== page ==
The Middle Ground Summary

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Futile Endeavors: The Rise and fall of the Middle Ground Since the dawn of history, mankind have been persistently in relationship with each other. Individuals, families, communities and even cultures have been in consistent alliance with each other. The saying “No man is an island” is true of humanity. In the search for food, land and safety, history is rich with the stories of people “wandering” across the face of the earth in order to gain respite to their craving. There have been chronicles of individuals against individuals, colonies against another brawling and vying for their longings. In like manner, the French came to the new world in the quest for economic, safety and influence prospects, hoping to make their mark in the civilization…show more content…
The conspectus of the book relates the creation, elevation, demotion, resurrection and the eventual depletion of the accommodative “middle ground” formed by the Europeans and the Indians. The riveting story starts with the defeat of the Midwest (1640s to mid-1660s) to the batter left by the “Iraquois Hammer” which led the Algonquian refugees retreat with the hope of preserving their lives. This sudden journey took them to the territory of the French missionaries and merchants who saw these desperate and war-striven Indians as barbarians or “as aliens, as others” (ix). The French considered the matrilineal and communal culture of the Indians to be disturbing, while the Indians reasoned the patriarchal system and the protection of individual’s private property as strange. These cultural differences led to some ethnic ferocity, wide-ranging political unrest and social upheaval. White is convinced that the initial and unfamiliar interaction between these ethnically and culturally distant groups soon made way for cultural diffusion when the Indians “forced” the French to a mutual cultural ground, called the “middle ground.” The middle ground, according to White, is a place of the desertion of the master-slave culture and the relinquishment of force and…show more content…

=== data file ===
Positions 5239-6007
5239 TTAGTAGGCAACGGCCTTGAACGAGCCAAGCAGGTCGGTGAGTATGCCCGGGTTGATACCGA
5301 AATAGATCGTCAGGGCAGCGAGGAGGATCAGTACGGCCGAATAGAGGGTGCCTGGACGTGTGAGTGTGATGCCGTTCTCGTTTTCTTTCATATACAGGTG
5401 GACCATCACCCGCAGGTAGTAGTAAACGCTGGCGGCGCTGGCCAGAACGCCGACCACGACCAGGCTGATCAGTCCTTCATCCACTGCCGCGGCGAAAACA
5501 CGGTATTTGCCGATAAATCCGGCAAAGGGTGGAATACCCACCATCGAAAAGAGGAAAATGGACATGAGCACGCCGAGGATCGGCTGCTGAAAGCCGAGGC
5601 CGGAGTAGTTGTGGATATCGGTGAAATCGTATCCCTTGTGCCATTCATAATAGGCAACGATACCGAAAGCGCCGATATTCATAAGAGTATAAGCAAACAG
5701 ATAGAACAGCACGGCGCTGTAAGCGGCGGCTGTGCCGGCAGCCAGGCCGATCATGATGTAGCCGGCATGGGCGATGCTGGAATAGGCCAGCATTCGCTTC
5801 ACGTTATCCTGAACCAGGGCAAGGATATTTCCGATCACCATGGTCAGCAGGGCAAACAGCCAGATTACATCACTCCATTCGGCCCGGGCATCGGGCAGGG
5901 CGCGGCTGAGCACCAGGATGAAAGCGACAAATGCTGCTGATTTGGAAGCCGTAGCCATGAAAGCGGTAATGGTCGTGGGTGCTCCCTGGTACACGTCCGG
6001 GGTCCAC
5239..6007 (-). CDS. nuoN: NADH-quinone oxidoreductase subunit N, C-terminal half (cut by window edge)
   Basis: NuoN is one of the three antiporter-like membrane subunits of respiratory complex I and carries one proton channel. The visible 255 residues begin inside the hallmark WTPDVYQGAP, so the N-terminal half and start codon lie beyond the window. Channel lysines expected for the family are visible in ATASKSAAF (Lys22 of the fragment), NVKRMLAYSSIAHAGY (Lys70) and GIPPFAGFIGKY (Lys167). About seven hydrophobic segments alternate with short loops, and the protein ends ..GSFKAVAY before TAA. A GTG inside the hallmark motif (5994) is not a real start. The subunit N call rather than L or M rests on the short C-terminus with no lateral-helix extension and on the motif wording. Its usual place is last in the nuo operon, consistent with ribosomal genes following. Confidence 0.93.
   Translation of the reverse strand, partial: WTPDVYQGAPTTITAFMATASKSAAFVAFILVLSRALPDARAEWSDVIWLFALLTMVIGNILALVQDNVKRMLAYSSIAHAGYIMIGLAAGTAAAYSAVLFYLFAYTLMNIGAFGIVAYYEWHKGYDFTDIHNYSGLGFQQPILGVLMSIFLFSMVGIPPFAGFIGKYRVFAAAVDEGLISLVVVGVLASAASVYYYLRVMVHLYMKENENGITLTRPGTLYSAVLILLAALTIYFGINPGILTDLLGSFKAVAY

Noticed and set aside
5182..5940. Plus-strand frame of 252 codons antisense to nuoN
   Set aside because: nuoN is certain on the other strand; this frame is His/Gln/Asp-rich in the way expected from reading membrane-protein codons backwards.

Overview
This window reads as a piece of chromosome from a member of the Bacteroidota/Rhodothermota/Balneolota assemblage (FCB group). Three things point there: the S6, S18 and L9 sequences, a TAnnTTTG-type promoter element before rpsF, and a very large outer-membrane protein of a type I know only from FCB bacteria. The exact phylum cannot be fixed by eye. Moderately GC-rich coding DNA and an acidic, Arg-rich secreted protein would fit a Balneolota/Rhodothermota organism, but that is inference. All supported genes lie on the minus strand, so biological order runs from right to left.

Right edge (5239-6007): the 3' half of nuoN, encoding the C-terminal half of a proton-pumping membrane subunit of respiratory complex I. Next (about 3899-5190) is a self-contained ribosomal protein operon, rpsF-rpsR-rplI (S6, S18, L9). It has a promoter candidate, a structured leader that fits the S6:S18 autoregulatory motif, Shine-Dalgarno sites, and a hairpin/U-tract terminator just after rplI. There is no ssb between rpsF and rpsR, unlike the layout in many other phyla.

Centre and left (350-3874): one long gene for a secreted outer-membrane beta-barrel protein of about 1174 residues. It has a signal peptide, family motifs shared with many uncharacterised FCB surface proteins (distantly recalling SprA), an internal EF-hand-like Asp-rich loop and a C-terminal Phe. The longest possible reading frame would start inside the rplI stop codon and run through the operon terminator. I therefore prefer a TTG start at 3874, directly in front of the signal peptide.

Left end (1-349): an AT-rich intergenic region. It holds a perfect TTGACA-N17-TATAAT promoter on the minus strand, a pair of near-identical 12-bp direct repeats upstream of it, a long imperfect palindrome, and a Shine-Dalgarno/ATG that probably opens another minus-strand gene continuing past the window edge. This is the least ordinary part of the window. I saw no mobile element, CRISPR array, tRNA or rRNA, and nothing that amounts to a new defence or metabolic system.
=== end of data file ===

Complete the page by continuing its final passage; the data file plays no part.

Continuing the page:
The French needed furs from the refugees and the refugees interchangeably needed protection to go out and hunt in large numbers. It was a symbiotic affair, “On the both sides, new people were crammed into existing categories in a mechanical way” (51). This was the first step in the creation of the middle ground that later culminated into a world of accommodation where “the boundaries of the Algonquian and French worlds melted and merge” (50). In the foreground, the Indians from the West were afraid of further attacks form the Iraquois and the French were also afraid of losing the Fur trade to the English, so that “they slowly came to recognize the need for unity among the Algonquians and a joint French-Indian alliance to defeat the Iraquois” and also save the fur trade. It is however important to note how White conveys the independency of the Algonquians in relation to the middle ground. Although, the survival of the middle ground required the voluntary subjection and semi-inconvenient compromise of the two allies, White repeatedly ascribes edge and power to the

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